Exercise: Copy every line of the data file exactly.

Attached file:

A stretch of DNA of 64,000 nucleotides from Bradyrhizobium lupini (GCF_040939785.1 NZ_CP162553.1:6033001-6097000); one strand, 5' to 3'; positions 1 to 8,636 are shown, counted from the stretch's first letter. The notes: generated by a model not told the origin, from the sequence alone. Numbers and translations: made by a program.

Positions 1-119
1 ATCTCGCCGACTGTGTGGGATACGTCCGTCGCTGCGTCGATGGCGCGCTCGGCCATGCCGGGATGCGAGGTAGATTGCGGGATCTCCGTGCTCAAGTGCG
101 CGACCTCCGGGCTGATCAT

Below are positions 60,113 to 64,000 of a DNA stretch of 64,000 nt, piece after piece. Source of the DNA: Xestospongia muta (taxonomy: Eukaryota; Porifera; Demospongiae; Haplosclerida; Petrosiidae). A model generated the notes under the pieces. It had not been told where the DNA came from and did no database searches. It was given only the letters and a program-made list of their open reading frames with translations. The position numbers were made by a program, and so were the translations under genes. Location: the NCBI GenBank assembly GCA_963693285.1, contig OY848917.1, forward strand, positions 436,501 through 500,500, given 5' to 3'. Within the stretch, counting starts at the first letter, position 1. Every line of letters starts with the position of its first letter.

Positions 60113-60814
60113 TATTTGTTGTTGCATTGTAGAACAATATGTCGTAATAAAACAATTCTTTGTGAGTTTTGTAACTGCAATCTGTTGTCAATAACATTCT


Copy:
A stretch of DNA of 64,000 nucleotides from Bradyrhizobium lupini (GCF_040939785.1 NZ_CP162553.1:6033001-6097000); one strand, 5' to 3'; positions 1 to 8,636 are shown, counted from the stretch's first letter. The notes: generated by a model not told the origin, from the sequence alone. Numbers and translations: made by a program.

Positions 1-119
1 ATCTCGCCGACTGTGTGGGATACGTCCGTCGCTGCGTCGATGGCGCGCTCGGCCATGCCGGGATGCGAGGTAGATTGCGGGATCTCCGTGCTCAAGTGCG
101 CGACCTCCGGGCTGATCAT

Below are positions 60,113 to 64,000 of a DNA stretch of 64,000 nt, piece after piece. Source of the DNA: Xestospongia muta (taxonomy: Eukaryota; Porifera; Demospongiae; Haplosclerida; Petrosiidae). A model generated the notes under the pieces. It had not been told where the DNA came from and did no database searches. It was given only the letters and a program-made list of their open reading frames with translations. The position numbers were made by a program, and so were the translations under genes. Location: the NCBI GenBank assembly GCA_963693285.1, contig OY848917.1, forward strand, positions 436,501 through 500,500, given 5' to 3'. Within the stretch, counting starts at the first letter, position 1. Every line of letters starts with the position of its first letter.

Positions 60113-60814
60113 TATTTGTTGTTGCATTGTAGAACAATATGTCGTAATAAAACAATTCTTTGTGAGTTTTGTAACTGCAATCTGTTGTCAATAACATTCT